On Thursday the United States Supreme Court upheld the subsidies for health insurance exchanges set up by the federal government under the Affordable Care Act. We asked our expert contributors for their reactions to the ruling. We will be periodically updating this post with expert commentary.
The King v. Burwell ruling adds pressure on the GOP candidates in the 2016 presidential race – Ling Zhu – University of Houston
If nothing else, the decision in King confirms that health reform’s past continues to shape its present. – Philip Rocco – University of Pittsburgh
The decision affirming ACA’s existence may cement a two-tier coverage system– Charles Barrilleaux – Florida State University
Ling Zhu is an Assistant Professor of Political Science at the University of Houston.
On Thursday, the Supreme Court ruled on King v. Burwell that the Affordable Care Act allows the federal government to continue providing nationwide tax subsidies to help low- and middle-income Americans purchase health insurance. With the assertive 6-to-3 ruling, the Court made it clear that the Affordable Care Act is here to stay, and that the political effort in destroying the law should be rejected.
The Supreme Court ruling is far more than a legal victory for the Obama Administration. It immediately intensified the early stage of the 2016 presidential race. As the Court decision ends the second major legal sabotage of the ACA, it puts pressure on its GOP opponents to more loudly express their opinions about health care reform. Not surprisingly, GOP hopefuls such as Ted Cruz and Marco Rubio quickly responded to the ruling with their dissent. But now, the political risks of campaigning on taking the ACA away would be ever bigger. According to a New York Times poll, 47 percent of Americans now approve the law, outnumbering the number of opponents (44 percent) for the first time in the five years. The court ruling sustains federal subsidies to thousands of Americans who cannot afford insurance coverage by themselves, many of whom live in states without Medicaid expansion and state-based exchanges. Those who rely on federal subsidies to keep their insurance coverage will not favor the idea of repealing the law.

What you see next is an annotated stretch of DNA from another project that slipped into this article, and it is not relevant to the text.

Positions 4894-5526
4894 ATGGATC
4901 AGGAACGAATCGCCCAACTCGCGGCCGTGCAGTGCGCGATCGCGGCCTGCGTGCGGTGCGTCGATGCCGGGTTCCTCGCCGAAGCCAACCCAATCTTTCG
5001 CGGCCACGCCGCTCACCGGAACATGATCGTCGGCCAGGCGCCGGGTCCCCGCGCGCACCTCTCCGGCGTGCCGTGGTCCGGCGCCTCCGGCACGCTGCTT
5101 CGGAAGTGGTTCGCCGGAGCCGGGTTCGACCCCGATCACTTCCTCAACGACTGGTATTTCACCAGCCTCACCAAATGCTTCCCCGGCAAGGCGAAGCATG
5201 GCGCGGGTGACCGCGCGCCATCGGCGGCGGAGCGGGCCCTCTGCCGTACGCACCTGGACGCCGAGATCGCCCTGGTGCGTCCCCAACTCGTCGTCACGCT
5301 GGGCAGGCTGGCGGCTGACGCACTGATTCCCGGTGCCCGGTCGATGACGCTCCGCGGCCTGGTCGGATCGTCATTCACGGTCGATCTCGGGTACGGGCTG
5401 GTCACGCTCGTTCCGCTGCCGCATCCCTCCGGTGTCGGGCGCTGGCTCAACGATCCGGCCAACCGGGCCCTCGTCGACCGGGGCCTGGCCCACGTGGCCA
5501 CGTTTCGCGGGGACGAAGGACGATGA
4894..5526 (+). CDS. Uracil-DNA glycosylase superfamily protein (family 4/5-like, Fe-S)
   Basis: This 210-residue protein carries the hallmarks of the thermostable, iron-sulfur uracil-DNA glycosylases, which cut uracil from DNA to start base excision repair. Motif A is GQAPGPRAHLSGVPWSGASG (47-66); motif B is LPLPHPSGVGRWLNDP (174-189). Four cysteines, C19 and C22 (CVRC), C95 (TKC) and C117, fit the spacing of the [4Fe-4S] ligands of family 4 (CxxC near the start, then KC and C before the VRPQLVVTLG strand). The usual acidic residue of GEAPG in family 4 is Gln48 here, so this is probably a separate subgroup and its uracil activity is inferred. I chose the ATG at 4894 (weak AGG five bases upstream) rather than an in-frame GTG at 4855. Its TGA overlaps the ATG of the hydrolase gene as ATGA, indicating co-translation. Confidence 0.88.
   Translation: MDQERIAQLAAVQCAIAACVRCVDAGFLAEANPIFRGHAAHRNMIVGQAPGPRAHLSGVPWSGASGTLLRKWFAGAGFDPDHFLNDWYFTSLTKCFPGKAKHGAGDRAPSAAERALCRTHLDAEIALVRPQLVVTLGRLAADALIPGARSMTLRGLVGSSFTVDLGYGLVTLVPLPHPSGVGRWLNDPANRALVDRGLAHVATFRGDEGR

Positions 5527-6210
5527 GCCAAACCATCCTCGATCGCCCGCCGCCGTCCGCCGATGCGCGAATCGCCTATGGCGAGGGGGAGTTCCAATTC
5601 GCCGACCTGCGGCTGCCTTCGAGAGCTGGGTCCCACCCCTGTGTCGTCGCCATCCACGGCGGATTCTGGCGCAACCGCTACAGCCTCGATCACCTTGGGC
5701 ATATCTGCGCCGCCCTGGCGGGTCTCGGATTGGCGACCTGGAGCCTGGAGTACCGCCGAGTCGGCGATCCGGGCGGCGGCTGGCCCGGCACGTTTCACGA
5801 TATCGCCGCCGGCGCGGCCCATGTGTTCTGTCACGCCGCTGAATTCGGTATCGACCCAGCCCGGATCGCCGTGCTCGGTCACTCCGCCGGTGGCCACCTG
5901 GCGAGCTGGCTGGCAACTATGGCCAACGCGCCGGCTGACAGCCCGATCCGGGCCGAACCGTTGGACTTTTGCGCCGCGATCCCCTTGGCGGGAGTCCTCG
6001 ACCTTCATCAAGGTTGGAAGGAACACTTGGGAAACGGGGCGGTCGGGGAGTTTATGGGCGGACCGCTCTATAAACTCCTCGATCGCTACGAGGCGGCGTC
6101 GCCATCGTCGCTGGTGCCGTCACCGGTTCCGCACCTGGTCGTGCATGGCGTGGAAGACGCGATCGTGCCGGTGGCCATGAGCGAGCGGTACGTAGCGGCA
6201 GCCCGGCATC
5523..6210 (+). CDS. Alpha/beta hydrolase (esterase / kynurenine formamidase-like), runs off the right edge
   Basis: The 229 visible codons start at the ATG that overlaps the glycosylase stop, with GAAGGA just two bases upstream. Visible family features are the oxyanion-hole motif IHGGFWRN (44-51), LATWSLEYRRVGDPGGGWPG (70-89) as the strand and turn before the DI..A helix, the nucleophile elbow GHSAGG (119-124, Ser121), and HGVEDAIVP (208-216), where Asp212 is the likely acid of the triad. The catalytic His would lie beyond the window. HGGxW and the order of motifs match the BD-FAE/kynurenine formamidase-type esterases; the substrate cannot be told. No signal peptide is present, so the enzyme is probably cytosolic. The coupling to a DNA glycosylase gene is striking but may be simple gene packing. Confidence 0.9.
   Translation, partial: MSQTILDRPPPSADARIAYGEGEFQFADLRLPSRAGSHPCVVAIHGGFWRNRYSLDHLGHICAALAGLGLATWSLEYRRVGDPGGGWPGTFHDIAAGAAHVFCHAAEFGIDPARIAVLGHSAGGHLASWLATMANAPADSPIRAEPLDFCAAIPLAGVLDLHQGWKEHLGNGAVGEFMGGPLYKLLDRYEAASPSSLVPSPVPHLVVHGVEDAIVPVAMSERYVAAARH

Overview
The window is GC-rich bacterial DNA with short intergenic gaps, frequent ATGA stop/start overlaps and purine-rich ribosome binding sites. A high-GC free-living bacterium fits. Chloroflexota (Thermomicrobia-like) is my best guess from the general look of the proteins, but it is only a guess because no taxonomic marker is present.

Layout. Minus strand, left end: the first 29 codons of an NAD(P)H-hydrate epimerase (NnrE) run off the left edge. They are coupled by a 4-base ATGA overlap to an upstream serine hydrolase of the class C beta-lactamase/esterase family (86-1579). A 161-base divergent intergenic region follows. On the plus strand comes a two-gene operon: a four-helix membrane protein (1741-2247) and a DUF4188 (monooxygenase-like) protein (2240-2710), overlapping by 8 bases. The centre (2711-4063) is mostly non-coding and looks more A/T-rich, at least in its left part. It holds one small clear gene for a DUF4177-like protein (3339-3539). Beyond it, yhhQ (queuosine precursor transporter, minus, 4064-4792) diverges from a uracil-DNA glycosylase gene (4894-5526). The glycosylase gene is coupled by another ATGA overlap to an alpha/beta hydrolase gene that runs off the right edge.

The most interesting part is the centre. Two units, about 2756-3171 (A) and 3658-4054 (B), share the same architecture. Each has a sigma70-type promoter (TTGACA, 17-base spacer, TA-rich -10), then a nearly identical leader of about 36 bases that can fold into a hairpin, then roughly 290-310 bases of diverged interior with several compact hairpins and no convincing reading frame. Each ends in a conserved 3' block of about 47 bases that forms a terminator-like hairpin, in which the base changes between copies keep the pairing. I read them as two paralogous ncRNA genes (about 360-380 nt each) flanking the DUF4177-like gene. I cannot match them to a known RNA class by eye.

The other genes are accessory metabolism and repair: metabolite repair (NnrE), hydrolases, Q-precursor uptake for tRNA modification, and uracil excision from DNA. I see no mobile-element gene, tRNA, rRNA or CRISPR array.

The bigger problem is that, after numerous unsuccessful attempts to repeal the ACA, the GOP has struggled for five years to come up with an alternative plan. Today, all five Republican presidential candidates have all declared the goal of repealing of the ACA, but most of them have vague alternative plans. Campaigning against the ACA without an unspecified alternative plan would be a losing strategy. The Supreme Court ruling has already made health care reform the first policy test for the 2016 presidential candidates, but much more so for the GOP candidates.
If nothing else, the decision in King confirms that health reform’s past continues to shape its present.
Philip Rocco is a Postdoctoral Associate in the Health Policy Institute at the University of Pittsburgh.
To understand the significance of King v. Burwell, look no further than the economical first sentence in Chief Justice Roberts’ opinion: “The Patient Protection and Affordable Care Act…grew out of a long history of failed health insurance reform.” If nothing else, the decision in King confirms that health reform’s past continues to shape its present.
First and foremost, the history of health reform provided a lens for interpreting the ACA’s ambiguous Section 36B, which established tax credits to the uninsured. By applying the logic of FDA v. Brown & Williamson Tobacco Corp., the Court affirmed its own ability to authoritatively interpret ambiguous statutory language that is of “economical and political significance.” Yet the drafters of 36B left few direct clues about how to resolve the provision’s ambiguity. What existed, instead, was a well-documented legacy of state health reform efforts that resulted in a “death spiral” of higher premiums when they could not attract healthy patients through a combination of a coverage mandate, subsidy, and a guaranteed issue. By contrast, Massachusetts’ 2006 successful health reform effort included each of these provisions. Members of Congress, the Court reasoned, could not have been blind to this history when they wrote the ACA, which “adopts a version of the three key reforms that made the Massachusetts system successful.”